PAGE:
With James Harden's extension, Houston has hope of being an NBA hotbed

HOUSTON -- There will be no free-agency tours for James Harden, at least not for the next four seasons. No worrying about whether or not Harden wants to play in downtown Los Angeles for his hometown team, the Lakers.

No need to worry about Harden thinking about playing in Oklahoma City, where he spent his first three seasons in the NBA.

James Harden, the Houston Rockets' shooting guard, did something opposite of what other superstar players have done in recent years.

He stayed put.

Kevin Durant left. LeBron James left, then came back. Dwight Howard brokered a trade, then left, and left again.

Harden is staying.

The 26-year-old, who had two years remaining on his original deal, signed a two-year extension, which runs through the 2019-20 season.

This coming off a 41-41 season. This coming off a year when the salary cap is jumping and jumping and jumping.

Harden is calling Houston home. He wants to set his legacy in the place where "The Dream" made his mark and where Clyde came to get a ring and Yao pushed the Rockets to international appeal, and, of course, there’s Murph.

Harden believes in the Rockets, and he doesn’t care if anyone else does. He loves the fact that people are underestimating his team.

While the discussions this offseason are about stopping Durant and the Golden State Warriors, Harden noted there’s “only one basketball” to go around. The man who signed off on Harden getting his $118.1 million extension, Rockets owner Leslie Alexander, said of the Warriors, “They have to defend us, too.”

Yes, Harden is the main person to defend, and he added to his duties by acting like a de facto GM, helping the front office recruit and sign Ryan Anderson and Eric Gordon.

Chemistry, a sensitive word with sports teams when things go awry, was mentioned quite a bit Saturday afternoon.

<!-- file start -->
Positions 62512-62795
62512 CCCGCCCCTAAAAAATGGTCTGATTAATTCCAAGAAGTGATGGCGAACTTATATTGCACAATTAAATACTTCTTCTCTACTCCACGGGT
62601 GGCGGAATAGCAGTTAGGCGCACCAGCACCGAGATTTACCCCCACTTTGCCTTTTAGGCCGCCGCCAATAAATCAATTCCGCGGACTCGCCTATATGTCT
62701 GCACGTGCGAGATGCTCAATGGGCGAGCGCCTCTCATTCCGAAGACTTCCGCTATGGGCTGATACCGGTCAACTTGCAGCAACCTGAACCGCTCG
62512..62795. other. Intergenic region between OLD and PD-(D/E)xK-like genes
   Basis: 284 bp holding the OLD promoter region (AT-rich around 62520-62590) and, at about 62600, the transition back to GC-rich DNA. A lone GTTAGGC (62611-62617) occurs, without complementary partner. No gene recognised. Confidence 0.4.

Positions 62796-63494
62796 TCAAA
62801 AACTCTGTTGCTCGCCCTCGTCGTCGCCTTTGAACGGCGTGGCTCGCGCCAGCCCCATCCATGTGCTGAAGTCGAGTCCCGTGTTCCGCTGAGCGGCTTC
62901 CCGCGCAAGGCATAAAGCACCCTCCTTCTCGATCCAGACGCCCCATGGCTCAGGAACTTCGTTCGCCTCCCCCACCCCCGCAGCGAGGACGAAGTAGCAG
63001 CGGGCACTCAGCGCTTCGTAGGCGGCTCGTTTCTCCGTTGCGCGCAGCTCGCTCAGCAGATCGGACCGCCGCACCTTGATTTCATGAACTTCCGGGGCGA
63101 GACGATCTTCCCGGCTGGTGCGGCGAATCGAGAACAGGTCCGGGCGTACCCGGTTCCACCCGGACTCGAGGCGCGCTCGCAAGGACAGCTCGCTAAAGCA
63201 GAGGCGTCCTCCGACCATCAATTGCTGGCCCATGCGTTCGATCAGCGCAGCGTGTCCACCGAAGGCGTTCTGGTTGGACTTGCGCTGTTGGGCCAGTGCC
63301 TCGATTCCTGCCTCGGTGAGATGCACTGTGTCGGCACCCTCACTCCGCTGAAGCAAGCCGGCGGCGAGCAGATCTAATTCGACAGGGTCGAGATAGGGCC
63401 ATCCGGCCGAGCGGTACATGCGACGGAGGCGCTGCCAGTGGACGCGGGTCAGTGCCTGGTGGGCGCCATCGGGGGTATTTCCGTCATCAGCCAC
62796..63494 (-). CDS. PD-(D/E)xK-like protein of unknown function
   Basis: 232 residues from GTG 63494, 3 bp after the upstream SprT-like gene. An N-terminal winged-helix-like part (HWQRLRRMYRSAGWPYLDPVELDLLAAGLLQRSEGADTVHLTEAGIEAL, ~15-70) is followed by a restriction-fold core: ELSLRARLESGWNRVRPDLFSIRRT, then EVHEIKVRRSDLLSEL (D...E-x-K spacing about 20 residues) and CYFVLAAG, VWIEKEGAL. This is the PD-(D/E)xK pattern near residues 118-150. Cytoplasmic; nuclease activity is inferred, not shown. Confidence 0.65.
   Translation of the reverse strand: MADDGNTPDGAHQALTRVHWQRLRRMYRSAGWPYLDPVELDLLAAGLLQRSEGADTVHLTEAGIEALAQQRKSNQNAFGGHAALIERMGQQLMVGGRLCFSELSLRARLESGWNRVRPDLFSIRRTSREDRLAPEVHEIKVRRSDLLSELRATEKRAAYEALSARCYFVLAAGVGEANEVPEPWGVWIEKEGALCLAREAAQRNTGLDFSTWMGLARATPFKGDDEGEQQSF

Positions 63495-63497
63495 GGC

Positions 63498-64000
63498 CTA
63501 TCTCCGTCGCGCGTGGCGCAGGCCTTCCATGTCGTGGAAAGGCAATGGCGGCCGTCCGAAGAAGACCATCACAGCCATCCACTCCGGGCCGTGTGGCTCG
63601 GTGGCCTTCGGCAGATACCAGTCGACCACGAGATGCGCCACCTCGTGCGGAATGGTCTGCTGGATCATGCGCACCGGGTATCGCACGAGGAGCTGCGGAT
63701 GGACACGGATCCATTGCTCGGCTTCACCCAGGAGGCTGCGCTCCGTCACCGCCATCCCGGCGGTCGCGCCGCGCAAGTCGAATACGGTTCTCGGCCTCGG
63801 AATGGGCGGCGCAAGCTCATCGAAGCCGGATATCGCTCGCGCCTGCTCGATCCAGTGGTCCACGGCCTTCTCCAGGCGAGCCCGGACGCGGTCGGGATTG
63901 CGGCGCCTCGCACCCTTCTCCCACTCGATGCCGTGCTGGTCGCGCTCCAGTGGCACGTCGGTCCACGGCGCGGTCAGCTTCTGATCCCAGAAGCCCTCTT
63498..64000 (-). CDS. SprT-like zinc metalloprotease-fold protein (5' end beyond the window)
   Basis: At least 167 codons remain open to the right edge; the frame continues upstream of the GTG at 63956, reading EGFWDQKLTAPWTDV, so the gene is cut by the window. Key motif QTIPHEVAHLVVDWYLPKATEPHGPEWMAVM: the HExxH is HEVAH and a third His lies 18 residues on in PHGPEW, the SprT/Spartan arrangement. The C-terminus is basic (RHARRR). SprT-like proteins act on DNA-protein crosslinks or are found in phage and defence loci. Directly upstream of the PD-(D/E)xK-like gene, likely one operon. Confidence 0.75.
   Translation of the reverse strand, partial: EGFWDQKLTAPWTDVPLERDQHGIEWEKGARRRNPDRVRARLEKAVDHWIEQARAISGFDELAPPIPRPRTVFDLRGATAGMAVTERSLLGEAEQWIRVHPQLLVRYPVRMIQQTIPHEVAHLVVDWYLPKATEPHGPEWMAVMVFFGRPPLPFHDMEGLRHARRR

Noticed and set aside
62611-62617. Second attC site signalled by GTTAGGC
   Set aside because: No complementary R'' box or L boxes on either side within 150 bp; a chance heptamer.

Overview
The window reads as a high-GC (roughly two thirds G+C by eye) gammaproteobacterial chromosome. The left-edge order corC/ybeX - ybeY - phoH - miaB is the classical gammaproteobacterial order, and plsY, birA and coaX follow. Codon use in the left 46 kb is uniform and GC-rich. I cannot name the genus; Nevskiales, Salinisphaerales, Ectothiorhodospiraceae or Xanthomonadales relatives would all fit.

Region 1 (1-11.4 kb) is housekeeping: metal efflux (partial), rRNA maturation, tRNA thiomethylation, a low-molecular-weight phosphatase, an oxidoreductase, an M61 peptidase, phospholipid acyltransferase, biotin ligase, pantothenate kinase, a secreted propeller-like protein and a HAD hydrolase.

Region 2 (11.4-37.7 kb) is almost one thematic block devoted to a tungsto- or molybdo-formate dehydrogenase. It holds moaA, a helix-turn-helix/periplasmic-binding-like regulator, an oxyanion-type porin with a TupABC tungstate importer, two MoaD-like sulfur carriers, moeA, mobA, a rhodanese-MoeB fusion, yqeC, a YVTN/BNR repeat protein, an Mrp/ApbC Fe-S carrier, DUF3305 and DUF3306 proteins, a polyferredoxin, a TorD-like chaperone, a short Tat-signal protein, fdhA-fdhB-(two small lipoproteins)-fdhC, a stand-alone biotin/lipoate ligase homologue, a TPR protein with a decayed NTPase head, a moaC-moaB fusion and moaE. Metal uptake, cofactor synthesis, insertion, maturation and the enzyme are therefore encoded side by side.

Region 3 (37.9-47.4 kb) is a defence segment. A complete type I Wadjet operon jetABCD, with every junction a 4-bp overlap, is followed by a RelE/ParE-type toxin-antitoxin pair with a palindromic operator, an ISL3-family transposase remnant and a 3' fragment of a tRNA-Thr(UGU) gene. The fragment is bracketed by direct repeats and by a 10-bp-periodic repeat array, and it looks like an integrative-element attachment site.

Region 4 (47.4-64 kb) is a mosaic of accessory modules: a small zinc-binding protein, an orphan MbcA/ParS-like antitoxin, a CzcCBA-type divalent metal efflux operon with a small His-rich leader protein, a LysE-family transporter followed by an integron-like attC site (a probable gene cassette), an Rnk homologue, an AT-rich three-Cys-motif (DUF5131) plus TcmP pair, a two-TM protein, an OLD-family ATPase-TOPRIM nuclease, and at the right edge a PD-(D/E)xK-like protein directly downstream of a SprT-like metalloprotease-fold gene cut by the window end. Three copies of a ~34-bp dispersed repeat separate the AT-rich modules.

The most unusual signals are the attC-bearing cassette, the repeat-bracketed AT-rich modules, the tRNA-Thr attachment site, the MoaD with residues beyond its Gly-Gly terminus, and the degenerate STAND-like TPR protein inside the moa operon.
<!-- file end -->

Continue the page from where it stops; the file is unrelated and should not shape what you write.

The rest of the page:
Anderson and Gordon are good friends, having spent three seasons together in New Orleans. After Anderson agreed to terms with the Rockets last week, the first person he called was Gordon. And when Gordon was telling Alexander he wanted to sign with the Rockets, GM Daryl Morey was still pitching and selling to Gordon. Alexander halted Morey and told him to slow it down; Gordon is coming.

But it all starts with Harden, the leading scorer who took so much heat after what he called a disappointing season. His defensive abilities were questioned, something Alexander defended, stopping Harden in midsentence when he was talking about it. Alexander said it was almost unfair to Harden because he was playing nearly 40 minutes a night. He was “everything” for the Rockets, Alexander said.

The reality is Harden can play much better on defense regardless if the ball goes in the hoop or not. And he will, especially with him turning into the face of the franchise.

Harden did some good on Saturday by staying. He keeps the team relevant with his superstar stature and he also displayed a sense of loyalty. No need for the Rockets to head to the Hamptons for visits with free agents.

“It’s just that feeling where everything feels comfortable,” Harden said. “You felt loved and people want you to be here, and that feeling right there outweighs anything.”